Big Butte Area
 

"The ranchers from Howe depended on the wild horse herd ranging out around the Big Butte to help supply the  needed ranch horses. Also many  cattle and sheep ranged out there, so I felt like the history wouldn't be  complete without mention further of that area."  These excerpts were taken from the book, Shattered Dreams:, by Mike and Lynda Cummings of Shelley, Idaho. They did a write up about Powell and the Big Butte area for the Cultural Resources Department of the I.N.E.L./ D.O.E. in August, 1998

Thanks go to Gus's grandson, Neal Powell, for supplying me with the information on the Powell stage station.
Neal's great grandfather, George Washington Powell and his family moved by wagon from Missouri to Lovelock, Nevada to establish a freighter stopping station there. By 1879 use of horses was declining in that area so the family moved to the newly opened mines in Salmon, Mackay, etc. After spending a winter tending sheep in Lost River, the following year Ben Pearson subcontracted Powell to carry mail, freight and passengers from Blackfoot to Moore. Horses were changed and cared for, passengers rested, etc. at a stop near the Big Butte. Out of such, the first stage stop, then town of Powell developed. At the peak of it's production Powell was considered a junction for two six-horse stages. A post office was established in 1896, George Washington Powell as postmaster. It was discontinued in 1912 when the train took the mail through to Arco.

        The Homestead Act brought in many new settlers including some W.W. I vets who had been led to believe it was the land of milk and honey. The Carey Act brought many more, also. The bottom line was not nearly enough water for anyone to make a farm there and many people literally starved out. Much work was done by John Powell and other contractors to make ditches, canals and one small dam, only to find what little water from the river was allotted them sank quickly as it was turned into the ditches. At one time more that 60 families lived at Powell.  Later, after the Powells moved to Blackfoot the station was attempted again for a train stop and was named Pioneer to honor all of the stalwart families the settled there. Some excerpts for the Arco Advertiser gives us a small idea of life there. Received from, correspondence with Powell: Note: Root Hog Ford and Root Hog Stage Station are at very different locations.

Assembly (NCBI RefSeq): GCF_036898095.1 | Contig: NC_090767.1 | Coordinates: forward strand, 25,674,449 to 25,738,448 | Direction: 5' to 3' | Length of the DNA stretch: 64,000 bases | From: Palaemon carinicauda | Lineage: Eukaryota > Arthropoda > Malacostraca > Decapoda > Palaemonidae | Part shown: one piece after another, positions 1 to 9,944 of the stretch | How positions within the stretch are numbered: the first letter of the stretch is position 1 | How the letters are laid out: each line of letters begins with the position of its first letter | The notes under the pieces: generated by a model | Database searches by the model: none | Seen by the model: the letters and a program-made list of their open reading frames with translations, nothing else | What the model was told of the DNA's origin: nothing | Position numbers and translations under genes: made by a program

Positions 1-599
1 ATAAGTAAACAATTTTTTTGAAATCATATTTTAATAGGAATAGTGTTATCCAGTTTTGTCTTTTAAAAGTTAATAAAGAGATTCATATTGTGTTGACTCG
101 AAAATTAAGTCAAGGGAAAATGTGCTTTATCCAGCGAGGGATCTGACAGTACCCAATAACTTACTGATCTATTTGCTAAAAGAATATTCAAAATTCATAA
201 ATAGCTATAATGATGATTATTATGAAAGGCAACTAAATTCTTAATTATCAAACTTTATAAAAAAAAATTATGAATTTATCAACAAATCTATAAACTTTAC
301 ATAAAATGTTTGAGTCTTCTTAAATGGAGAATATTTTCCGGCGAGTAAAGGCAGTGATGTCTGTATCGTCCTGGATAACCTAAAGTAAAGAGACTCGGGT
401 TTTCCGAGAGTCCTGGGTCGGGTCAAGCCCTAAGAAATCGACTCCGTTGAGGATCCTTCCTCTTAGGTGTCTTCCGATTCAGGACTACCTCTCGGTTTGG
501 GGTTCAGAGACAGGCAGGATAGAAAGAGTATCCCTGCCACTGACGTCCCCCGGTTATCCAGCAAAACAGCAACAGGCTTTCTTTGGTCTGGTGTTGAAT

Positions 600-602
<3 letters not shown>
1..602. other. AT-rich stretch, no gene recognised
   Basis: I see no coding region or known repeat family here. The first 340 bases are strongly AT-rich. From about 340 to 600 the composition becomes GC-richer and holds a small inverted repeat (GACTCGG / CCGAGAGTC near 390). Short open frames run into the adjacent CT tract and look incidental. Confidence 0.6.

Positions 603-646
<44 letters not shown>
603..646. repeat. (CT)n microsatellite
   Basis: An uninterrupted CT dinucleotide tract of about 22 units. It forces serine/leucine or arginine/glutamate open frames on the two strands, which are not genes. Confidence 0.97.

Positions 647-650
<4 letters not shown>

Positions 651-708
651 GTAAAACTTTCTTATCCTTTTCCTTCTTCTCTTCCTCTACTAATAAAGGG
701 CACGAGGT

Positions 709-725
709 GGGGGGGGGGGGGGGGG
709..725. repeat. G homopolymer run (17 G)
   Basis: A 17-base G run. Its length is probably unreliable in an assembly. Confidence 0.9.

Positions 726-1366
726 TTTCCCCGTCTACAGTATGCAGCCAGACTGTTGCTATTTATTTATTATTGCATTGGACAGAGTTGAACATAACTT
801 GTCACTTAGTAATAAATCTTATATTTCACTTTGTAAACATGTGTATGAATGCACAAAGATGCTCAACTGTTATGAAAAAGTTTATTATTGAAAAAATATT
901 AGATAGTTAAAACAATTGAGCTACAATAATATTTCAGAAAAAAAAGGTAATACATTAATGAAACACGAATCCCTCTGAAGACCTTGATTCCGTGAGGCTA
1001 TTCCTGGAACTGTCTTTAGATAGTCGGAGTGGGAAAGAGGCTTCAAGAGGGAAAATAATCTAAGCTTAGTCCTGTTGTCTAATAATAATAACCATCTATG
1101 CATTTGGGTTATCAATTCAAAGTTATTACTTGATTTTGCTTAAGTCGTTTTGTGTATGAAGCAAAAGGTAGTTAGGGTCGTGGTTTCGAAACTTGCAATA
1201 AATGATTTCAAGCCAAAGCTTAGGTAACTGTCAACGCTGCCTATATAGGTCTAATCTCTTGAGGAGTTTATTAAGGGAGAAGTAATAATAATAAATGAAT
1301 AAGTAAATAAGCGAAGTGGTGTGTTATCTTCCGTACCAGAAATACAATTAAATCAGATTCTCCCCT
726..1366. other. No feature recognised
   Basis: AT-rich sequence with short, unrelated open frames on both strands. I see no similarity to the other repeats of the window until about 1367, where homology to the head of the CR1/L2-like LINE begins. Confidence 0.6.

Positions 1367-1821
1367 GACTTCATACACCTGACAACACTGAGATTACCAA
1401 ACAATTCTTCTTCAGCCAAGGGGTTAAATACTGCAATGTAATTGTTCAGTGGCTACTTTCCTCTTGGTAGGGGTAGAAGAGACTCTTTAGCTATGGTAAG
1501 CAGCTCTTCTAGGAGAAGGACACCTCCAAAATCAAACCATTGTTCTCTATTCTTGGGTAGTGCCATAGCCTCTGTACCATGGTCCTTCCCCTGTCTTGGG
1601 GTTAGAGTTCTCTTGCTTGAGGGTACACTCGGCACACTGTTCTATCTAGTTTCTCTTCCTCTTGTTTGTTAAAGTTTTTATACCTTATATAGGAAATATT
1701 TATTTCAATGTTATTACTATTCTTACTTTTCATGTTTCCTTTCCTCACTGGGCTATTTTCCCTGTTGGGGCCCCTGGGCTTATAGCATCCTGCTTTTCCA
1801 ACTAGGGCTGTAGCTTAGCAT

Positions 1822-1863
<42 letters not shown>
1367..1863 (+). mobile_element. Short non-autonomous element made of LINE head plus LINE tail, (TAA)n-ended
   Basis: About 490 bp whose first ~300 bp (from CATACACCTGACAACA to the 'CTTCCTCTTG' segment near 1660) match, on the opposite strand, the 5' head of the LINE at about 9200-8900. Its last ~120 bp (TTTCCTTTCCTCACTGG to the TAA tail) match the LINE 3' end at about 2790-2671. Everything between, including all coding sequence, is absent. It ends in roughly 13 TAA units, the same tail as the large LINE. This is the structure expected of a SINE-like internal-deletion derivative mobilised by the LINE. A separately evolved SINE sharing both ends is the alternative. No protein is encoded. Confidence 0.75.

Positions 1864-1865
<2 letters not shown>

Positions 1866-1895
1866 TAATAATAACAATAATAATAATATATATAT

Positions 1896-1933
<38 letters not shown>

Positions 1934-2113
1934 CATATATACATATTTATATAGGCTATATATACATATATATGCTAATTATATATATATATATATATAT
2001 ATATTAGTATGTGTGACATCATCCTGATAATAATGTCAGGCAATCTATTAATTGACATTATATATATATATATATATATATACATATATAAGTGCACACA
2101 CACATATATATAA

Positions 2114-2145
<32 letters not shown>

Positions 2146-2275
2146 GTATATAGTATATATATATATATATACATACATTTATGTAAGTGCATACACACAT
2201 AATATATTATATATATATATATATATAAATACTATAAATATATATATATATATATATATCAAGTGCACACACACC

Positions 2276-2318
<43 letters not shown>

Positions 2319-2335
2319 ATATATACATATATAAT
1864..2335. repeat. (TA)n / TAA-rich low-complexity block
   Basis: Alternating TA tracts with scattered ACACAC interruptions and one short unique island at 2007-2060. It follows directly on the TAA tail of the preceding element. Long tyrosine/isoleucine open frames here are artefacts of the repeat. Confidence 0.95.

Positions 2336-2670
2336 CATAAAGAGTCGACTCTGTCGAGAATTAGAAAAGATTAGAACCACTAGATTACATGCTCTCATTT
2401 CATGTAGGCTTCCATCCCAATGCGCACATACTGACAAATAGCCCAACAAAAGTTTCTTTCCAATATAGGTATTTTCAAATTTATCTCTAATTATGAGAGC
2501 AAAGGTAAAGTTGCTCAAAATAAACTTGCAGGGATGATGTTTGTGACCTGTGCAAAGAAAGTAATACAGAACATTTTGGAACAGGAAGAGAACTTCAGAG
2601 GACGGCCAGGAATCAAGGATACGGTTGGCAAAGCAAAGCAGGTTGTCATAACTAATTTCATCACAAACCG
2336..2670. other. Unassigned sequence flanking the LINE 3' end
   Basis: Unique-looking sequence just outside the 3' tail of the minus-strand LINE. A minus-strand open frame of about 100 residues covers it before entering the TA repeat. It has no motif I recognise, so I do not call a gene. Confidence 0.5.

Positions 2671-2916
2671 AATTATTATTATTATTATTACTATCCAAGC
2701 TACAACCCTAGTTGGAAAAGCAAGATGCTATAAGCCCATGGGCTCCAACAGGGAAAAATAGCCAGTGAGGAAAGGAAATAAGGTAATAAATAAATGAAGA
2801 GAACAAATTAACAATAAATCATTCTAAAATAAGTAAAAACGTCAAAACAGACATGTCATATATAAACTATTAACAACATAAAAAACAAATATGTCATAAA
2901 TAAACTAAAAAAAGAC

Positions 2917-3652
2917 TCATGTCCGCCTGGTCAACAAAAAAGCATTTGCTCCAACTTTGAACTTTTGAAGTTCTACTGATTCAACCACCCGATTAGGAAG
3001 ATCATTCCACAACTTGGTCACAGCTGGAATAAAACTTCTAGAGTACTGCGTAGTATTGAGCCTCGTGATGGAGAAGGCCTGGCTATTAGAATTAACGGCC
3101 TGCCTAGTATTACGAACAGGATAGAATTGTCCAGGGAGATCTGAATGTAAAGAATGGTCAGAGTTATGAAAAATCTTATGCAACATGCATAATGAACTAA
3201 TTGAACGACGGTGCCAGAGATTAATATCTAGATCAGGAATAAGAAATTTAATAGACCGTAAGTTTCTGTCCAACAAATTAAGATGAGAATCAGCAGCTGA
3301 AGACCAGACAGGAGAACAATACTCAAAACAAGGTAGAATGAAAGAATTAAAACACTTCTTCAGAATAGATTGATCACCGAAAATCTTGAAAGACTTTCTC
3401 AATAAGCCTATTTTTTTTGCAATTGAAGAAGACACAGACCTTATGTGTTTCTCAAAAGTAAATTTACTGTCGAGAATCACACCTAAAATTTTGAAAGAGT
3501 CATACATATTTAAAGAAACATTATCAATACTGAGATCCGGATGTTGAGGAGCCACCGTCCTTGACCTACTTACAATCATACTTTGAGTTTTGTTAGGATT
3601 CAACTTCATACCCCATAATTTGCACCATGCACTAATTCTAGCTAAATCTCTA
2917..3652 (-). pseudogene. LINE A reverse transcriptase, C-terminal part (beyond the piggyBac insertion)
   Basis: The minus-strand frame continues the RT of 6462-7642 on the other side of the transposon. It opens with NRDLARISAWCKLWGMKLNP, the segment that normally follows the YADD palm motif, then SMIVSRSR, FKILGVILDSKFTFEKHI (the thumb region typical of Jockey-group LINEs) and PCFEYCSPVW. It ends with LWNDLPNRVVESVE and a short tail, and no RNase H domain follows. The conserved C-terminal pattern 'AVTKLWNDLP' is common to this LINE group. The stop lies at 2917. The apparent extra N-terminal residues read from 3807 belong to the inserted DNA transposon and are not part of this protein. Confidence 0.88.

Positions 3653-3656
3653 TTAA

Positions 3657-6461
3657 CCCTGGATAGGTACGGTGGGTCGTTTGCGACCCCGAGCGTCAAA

"March 26, 1909. C.F. Stroch, one of the enterprising farmers of Powell was in town Friday and Saturday of las week purchasing horses.
        June 11, 1909. Clarence Holland from Howe and Colburn Zetche were in the vacinity looking for their cattle.

        April 16, 1909. J. Feagins of Hemingsford, Nebraska came to Powell Friday to look after the work being done on his ranch. He expects to put in 160 bushels of oats and in the fall will put out 1,000 fruit trees.
        July 9, 1909. Mrs. C. F. Stroch fell down cellar about 2 weeks ago and sustained a severe cut just across the shinbone. She has been in Mackay several day for medical attention.
        Dec. 17, 1909. Powell's Growing. The station of Powell now has a box car depot and freight house, with a regular agent and telegrams are received and sent. There is quite a colony of tents and a building or two at the station quite a few people get off and on the train at this point.
        July 8, 1910. Citizens of Powell tract celebrated the Fourth of July with a big picnic at the old rock house. About 100 people gathered there and enjoyed a picnic dinner and their amusements."

  
 

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